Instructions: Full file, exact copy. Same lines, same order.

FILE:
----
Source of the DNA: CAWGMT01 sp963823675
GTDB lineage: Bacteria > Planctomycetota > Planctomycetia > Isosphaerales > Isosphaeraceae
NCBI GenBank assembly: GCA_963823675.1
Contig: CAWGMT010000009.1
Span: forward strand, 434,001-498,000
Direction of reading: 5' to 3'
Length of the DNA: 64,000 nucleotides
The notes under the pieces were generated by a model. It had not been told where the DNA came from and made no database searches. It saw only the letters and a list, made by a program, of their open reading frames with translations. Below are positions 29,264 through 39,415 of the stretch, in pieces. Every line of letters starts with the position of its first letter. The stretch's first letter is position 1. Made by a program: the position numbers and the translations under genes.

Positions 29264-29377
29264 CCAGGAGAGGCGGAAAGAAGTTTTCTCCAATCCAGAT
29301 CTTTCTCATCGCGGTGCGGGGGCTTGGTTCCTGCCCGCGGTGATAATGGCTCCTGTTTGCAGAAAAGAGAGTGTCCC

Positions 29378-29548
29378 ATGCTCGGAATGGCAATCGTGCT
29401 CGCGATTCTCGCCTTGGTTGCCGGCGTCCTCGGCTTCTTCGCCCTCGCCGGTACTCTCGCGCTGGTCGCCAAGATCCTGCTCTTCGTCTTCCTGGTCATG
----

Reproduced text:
Source of the DNA: CAWGMT01 sp963823675
GTDB lineage: Bacteria > Planctomycetota > Planctomycetia > Isosphaerales > Isosphaeraceae
NCBI GenBank assembly: GCA_963823675.1
Contig: CAWGMT010000009.1
Span: forward strand, 434,001-498,000
Direction of reading: 5' to 3'
Length of the DNA: 64,000 nucleotides
The notes under the pieces were generated by a model. It had not been told where the DNA came from and made no database searches. It saw only the letters and a list, made by a program, of their open reading frames with translations. Below are positions 29,264 through 39,415 of the stretch, in pieces. Every line of letters starts with the position of its first letter. The stretch's first letter is position 1. Made by a program: the position numbers and the translations under genes.

Positions 29264-29377
29264 CCAGGAGAGGCGGAAAGAAGTTTTCTCCAATCCAGAT
29301 CTTTCTCATCGCGGTGCGGGGGCTTGGTTCCTGCCCGCGGTGATAATGGCTCCTGTTTGCAGAAAAGAGAGTGTCCC

Positions 29378-29548
29378 ATGCTCGGAATGGCAATCGTGCT
29401 CGCGATTCTCGCCTTGGTTGCCGGCGTCCTCGGCTTCTTCGCCCTCGCCGGTACTCTCGCGCTGGTCGCCAAGATCCTGCTCTTCGTCTTCCTGGTCATG